Indian Girl (Julianita)

 
Artist
Creation date
Materials
oil on canvas
Dimensions
32 x 26 in. 39 x 33 in. (framed)
Credit line
Gift of Mrs. John N. Carey
Accession number
38.27
Collection
Currently On View

The bright Navajo blanket lends a bold structure to this composition.

Indian Girl was painted during a summer Henri spent in Santa Fe, New Mexico.

Henri was the leader of the Ashcan School, an East Coast group known for their gritty urban realism.

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Urban Realism

Robert Henri

Indian Girl (Julianita), about 1917

oil on canvas

 

Gift of Mrs. John N. Carey

Learn More

Robert Henri was born Robert Henry Cozad in Cincinnati, Ohio.  When Henri was ten years old, his father, a gambler and real estate promoter, shot someone in self defense.  The family feared for their safety, moved to Atlantic City, New Jersey, changed their name and passed their two sons off as adopted children.  Robert Henri chose a variation on his middle name as his surname and attended boarding school in New York City.  He received his art training at the Pennsylvania Academy of the Fine Arts and then attended the Academy Julian in Paris.  After spending several years in Europe, Henri taught at the Chase School of Art and the New York School of Art where he led a fight against Academic views.  In 1909, Henri established his own school and organized “The Eight,” a group of artists that rejected the restraints from the National Academy of Design.  The Eight favored a style that portrayed contemporary everyday life.  Five members of this group, including Henri, became known as the Ashcan School because of their depictions of the seedy side of life.  Henri favored portraits of ordinary people, while the remainder of the group focused primarily on everyday street scenes.   Every summer Henri took trips to searching for subject matter.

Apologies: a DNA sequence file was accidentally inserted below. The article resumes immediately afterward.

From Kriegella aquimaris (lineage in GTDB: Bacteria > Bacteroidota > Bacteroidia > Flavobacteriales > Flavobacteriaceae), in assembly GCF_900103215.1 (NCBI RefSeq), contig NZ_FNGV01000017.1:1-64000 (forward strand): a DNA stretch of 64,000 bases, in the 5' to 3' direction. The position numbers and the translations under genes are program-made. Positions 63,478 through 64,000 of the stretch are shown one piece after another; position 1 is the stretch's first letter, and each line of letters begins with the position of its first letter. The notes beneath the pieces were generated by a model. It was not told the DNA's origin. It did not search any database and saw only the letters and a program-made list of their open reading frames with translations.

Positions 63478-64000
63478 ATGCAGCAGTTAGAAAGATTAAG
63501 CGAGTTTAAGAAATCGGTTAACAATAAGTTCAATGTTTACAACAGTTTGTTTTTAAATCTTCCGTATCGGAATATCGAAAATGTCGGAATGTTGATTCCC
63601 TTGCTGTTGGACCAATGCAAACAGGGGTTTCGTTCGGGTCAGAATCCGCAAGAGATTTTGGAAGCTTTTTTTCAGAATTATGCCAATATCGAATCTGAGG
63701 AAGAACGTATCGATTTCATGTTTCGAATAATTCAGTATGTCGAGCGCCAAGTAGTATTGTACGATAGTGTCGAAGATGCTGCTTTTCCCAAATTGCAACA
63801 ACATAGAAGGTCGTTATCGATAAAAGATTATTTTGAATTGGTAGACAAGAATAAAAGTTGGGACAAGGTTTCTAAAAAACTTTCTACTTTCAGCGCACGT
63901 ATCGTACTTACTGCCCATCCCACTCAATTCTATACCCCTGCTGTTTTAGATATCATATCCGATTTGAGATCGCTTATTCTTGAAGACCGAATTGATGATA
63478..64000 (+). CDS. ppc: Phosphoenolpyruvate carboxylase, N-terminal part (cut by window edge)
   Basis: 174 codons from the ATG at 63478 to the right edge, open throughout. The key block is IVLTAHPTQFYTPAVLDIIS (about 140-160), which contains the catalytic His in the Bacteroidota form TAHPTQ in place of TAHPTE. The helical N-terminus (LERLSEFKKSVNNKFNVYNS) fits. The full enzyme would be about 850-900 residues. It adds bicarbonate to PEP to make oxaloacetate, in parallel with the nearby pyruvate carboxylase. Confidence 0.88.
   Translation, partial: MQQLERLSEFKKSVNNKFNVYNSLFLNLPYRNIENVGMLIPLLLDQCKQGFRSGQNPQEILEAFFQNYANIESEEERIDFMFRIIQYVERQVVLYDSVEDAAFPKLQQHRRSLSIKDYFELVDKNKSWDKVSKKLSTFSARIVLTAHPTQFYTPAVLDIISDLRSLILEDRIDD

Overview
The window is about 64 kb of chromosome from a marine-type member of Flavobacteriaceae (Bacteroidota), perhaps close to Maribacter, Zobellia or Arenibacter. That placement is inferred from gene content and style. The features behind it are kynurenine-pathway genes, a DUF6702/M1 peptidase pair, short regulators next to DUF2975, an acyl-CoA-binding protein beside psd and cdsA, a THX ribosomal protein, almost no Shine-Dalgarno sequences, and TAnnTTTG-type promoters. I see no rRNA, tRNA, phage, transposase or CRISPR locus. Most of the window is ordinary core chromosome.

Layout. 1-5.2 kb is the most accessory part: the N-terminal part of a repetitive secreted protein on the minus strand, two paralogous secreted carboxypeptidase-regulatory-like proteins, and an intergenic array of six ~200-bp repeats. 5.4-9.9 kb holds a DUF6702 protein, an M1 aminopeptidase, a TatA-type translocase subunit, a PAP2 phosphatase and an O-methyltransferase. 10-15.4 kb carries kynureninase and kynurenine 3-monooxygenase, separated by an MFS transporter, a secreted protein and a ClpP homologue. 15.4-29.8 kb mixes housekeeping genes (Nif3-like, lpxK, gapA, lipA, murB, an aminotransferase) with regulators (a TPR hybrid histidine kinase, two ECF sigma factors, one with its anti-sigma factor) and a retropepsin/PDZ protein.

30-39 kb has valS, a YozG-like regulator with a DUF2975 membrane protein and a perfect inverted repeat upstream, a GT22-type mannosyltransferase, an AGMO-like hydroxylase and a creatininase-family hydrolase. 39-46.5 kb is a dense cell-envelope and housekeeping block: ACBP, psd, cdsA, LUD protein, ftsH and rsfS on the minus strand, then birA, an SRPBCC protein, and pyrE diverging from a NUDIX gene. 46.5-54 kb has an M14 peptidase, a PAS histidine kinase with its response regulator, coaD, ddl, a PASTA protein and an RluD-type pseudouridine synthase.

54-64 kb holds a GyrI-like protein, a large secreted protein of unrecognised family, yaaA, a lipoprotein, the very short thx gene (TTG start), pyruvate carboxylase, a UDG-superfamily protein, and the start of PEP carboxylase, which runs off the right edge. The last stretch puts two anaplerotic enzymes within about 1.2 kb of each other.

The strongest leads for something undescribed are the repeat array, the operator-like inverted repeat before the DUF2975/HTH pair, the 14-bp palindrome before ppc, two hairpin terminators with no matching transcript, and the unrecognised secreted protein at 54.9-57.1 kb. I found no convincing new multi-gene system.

Henri spent the summers of 1916, 1917 and 1922 in Santa Fe, New Mexico where he painted 30 portraits. He commented on his reasons for focusing on Native American figures, “I was not interested in these people to mourn that we have destroyed the Indian.  I am only seeking to capture what I have discovered in a few of the people.” Indian Girl was painted during one of the artist’s three summers in Santa Fe.  In this work, Henri departed from his usual dark, indistinct, dark backdrop, using a bright Indian blanket that lends a bold structure to his composition.

Reference

William Innes Homer. Robert Henri and His Circle, New York: Hacker Art Books, 1988. ISBN-13: 978-0878173266

Robert Henri. The Art Spirit, New York Harper & Row 1923, reprinted by Basic Books, 2007. ISBN-13: 978-0465002634